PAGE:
There are 1500 “feature vehicles” at the SEMA Show, and on the last day of the week-long aftermarket extravaganza they all have to roll out of the Las Vegas Convention Center. So four years ago, SEMA decided to turn the whole thing into a giant party. Thousands of fans line the street in front of the Convention Center’s North, Center and South Halls as 1500 cars, trucks, SUVs and even a few motorcycles parade from their show stands out into the streets in an automotive articulation known as the SEMA Cruise.
Once free of the LVCC’s confines they can go anywhere they want, but most take a lap around the Convention Center’s Gold Lot, where a couple thousand more fans pack bleachers to watch them circulate. It’s like American Graffiti with neon-lit monster trucks, intricately painted lowriders and even one Ferrari GTB4.
Neon makes the Brodozer
Many owners then park their show cars in the Gold Lot’s massive expanse of pavement, crank their stereos and join in the party. A special coned-off area serves as a drifting lot, and competitors from the recently-completed Formula Drift season went sideways lap after lap as the fans cheered from the bleachers that lined the course. There was even an appearance from Formula 1 rising star Max Verstappen, who did donuts in the same Red Bull Racing car that had won the Mexican Grand Prix just the week before.
Then, on a big stage in the middle of the Gold Lot, SEMA’s Battle of the Builders crowned its king, hot rod hero Troy Trepanier. His 1929 Model A Ford beat out all comers to take what might be called SEMA’s Best of Show.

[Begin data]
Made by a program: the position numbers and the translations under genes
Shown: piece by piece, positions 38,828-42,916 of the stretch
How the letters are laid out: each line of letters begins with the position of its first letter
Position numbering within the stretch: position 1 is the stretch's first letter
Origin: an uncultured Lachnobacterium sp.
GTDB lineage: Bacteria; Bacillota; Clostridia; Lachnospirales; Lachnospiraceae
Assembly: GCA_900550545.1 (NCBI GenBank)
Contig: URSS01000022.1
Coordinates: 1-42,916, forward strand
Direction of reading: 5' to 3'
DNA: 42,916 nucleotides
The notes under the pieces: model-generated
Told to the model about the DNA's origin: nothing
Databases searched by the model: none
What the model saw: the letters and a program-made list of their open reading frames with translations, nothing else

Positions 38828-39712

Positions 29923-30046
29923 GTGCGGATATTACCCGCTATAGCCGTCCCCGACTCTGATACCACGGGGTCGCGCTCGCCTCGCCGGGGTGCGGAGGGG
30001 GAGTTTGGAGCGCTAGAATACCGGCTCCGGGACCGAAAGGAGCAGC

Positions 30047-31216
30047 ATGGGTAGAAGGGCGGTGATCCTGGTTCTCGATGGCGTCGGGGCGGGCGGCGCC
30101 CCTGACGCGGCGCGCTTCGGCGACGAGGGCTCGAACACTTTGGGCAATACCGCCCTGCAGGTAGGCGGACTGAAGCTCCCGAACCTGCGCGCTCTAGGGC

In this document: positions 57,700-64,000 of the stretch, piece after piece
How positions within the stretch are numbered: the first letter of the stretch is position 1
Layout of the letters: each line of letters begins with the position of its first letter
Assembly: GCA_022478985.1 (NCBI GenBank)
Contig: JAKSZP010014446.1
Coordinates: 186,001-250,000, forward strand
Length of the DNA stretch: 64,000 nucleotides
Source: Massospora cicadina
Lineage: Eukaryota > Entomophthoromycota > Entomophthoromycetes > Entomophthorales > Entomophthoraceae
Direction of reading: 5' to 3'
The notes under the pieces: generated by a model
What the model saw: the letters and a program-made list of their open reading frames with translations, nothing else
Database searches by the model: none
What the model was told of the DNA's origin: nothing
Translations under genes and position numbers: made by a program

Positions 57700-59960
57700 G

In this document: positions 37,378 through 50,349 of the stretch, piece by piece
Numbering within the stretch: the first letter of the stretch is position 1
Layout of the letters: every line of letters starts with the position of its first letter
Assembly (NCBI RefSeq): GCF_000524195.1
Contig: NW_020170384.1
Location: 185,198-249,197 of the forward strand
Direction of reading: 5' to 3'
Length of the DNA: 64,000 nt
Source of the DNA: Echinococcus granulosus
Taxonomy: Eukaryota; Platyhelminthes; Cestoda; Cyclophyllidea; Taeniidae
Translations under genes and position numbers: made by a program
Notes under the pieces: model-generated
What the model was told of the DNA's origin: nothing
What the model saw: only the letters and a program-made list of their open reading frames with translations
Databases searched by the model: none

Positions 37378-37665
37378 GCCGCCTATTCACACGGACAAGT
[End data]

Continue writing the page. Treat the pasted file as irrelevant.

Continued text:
“There’s 12 great cars here, I think any one of ‘em’s a winner,” said the ever-humble Trepanier. “We’ve actually built 95 percent of it from scratch. It’s copied off of a ’29 Ford but we built the body, the chassis, its hidden torsion bar-suspension, it’s built to drive more than it is showy.“
He built it for Mark and Dennis Mariani, for whom he had already built two land speed-racing cars. Trepanier, who has been absent from competitions of late, will again enter a car in the America’s Most Beautiful Roadster category of the Grand National Roadster Show “not next year but the year after.”
Troy Trepanier’s ’29 Model A won SEMA’s Battle of the Builders
The partry, the drifting, Max Verstappen’s donuts, everything went on late into the night. It’s Las Vegas, after all. It’s a heckuva a way to end a heckuva a week. It’s also open to the public and a great way for the public to see most of the cars in the otherwise trade-only SEMA show. The Cruise is free and for twenty bucks anyone can get into the big SEMA Ignited party, so start planning now for next year.